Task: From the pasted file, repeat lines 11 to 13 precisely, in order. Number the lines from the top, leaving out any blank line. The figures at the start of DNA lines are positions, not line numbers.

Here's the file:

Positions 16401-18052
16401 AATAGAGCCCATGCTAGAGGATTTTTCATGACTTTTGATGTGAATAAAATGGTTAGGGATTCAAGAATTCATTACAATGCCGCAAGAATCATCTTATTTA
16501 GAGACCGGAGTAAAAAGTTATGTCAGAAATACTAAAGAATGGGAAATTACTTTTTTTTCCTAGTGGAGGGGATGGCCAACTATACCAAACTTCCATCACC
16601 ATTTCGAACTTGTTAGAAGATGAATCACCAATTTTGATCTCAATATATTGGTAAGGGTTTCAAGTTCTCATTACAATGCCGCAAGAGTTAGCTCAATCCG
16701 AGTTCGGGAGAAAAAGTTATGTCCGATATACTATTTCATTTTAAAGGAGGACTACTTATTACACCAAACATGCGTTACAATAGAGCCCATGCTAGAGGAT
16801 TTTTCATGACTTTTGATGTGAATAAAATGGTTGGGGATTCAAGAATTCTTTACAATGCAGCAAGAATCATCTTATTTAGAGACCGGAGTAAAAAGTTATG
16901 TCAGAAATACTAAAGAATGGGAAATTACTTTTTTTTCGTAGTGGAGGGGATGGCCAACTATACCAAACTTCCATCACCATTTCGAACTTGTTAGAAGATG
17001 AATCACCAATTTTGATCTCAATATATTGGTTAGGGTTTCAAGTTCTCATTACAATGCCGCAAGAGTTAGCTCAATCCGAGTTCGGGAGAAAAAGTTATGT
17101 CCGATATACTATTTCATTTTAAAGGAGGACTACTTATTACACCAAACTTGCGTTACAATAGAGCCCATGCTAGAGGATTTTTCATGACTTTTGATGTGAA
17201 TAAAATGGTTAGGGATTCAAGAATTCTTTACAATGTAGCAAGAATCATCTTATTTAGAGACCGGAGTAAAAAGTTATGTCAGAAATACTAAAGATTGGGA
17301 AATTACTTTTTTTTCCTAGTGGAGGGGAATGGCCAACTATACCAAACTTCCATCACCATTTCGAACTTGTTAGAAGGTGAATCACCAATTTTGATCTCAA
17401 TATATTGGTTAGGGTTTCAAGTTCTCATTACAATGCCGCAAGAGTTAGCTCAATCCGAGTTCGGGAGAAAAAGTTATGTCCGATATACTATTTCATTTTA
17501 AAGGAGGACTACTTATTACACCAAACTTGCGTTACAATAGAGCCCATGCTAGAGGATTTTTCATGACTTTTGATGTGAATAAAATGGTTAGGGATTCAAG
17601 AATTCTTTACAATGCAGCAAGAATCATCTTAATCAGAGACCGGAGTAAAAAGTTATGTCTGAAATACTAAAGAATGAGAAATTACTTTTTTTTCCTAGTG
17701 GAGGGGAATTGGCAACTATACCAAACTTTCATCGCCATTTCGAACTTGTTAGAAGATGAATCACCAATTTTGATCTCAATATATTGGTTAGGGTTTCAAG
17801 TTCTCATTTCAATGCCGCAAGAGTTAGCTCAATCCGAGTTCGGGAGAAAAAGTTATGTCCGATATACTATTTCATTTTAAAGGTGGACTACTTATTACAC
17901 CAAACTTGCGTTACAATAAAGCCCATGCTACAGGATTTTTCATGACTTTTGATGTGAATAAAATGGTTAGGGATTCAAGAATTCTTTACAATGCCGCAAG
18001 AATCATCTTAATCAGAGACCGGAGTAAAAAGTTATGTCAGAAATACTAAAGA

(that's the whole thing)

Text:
17301 AATTACTTTTTTTTCCTAGTGGAGGGGAATGGCCAACTATACCAAACTTCCATCACCATTTCGAACTTGTTAGAAGGTGAATCACCAATTTTGATCTCAA
17401 TATATTGGTTAGGGTTTCAAGTTCTCATTACAATGCCGCAAGAGTTAGCTCAATCCGAGTTCGGGAGAAAAAGTTATGTCCGATATACTATTTCATTTTA
17501 AAGGAGGACTACTTATTACACCAAACTTGCGTTACAATAGAGCCCATGCTAGAGGATTTTTCATGACTTTTGATGTGAATAAAATGGTTAGGGATTCAAG